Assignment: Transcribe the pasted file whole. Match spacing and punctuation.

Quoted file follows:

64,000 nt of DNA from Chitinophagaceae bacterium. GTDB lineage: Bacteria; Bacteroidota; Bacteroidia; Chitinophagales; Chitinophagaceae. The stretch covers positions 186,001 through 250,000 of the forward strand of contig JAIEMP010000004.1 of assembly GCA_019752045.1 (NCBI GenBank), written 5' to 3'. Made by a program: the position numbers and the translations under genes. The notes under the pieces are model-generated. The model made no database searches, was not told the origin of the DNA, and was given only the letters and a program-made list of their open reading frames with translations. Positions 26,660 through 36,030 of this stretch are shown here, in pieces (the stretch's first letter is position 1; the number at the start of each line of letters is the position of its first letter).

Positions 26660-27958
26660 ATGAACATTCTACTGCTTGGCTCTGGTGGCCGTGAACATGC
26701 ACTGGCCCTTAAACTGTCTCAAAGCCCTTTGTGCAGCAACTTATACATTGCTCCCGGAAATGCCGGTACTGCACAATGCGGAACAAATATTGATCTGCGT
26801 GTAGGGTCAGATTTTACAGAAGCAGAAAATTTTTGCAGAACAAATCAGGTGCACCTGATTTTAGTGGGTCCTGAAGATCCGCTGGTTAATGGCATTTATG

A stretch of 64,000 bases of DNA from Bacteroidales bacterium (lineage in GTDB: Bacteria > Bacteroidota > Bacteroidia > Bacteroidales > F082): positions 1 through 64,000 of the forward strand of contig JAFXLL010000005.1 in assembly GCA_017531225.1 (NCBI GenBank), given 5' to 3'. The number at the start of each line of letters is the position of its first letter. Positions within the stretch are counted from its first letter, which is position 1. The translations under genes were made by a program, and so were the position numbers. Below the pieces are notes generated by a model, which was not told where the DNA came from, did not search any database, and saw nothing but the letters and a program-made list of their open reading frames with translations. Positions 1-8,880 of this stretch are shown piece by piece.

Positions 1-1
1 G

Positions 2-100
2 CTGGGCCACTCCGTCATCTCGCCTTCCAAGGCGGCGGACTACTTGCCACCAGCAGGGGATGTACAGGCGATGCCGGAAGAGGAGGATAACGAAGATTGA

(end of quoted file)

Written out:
64,000 nt of DNA from Chitinophagaceae bacterium. GTDB lineage: Bacteria; Bacteroidota; Bacteroidia; Chitinophagales; Chitinophagaceae. The stretch covers positions 186,001 through 250,000 of the forward strand of contig JAIEMP010000004.1 of assembly GCA_019752045.1 (NCBI GenBank), written 5' to 3'. Made by a program: the position numbers and the translations under genes. The notes under the pieces are model-generated. The model made no database searches, was not told the origin of the DNA, and was given only the letters and a program-made list of their open reading frames with translations. Positions 26,660 through 36,030 of this stretch are shown here, in pieces (the stretch's first letter is position 1; the number at the start of each line of letters is the position of its first letter).

Positions 26660-27958
26660 ATGAACATTCTACTGCTTGGCTCTGGTGGCCGTGAACATGC
26701 ACTGGCCCTTAAACTGTCTCAAAGCCCTTTGTGCAGCAACTTATACATTGCTCCCGGAAATGCCGGTACTGCACAATGCGGAACAAATATTGATCTGCGT
26801 GTAGGGTCAGATTTTACAGAAGCAGAAAATTTTTGCAGAACAAATCAGGTGCACCTGATTTTAGTGGGTCCTGAAGATCCGCTGGTTAATGGCATTTATG

A stretch of 64,000 bases of DNA from Bacteroidales bacterium (lineage in GTDB: Bacteria > Bacteroidota > Bacteroidia > Bacteroidales > F082): positions 1 through 64,000 of the forward strand of contig JAFXLL010000005.1 in assembly GCA_017531225.1 (NCBI GenBank), given 5' to 3'. The number at the start of each line of letters is the position of its first letter. Positions within the stretch are counted from its first letter, which is position 1. The translations under genes were made by a program, and so were the position numbers. Below the pieces are notes generated by a model, which was not told where the DNA came from, did not search any database, and saw nothing but the letters and a program-made list of their open reading frames with translations. Positions 1-8,880 of this stretch are shown piece by piece.

Positions 1-1
1 G

Positions 2-100
2 CTGGGCCACTCCGTCATCTCGCCTTCCAAGGCGGCGGACTACTTGCCACCAGCAGGGGATGTACAGGCGATGCCGGAAGAGGAGGATAACGAAGATTGA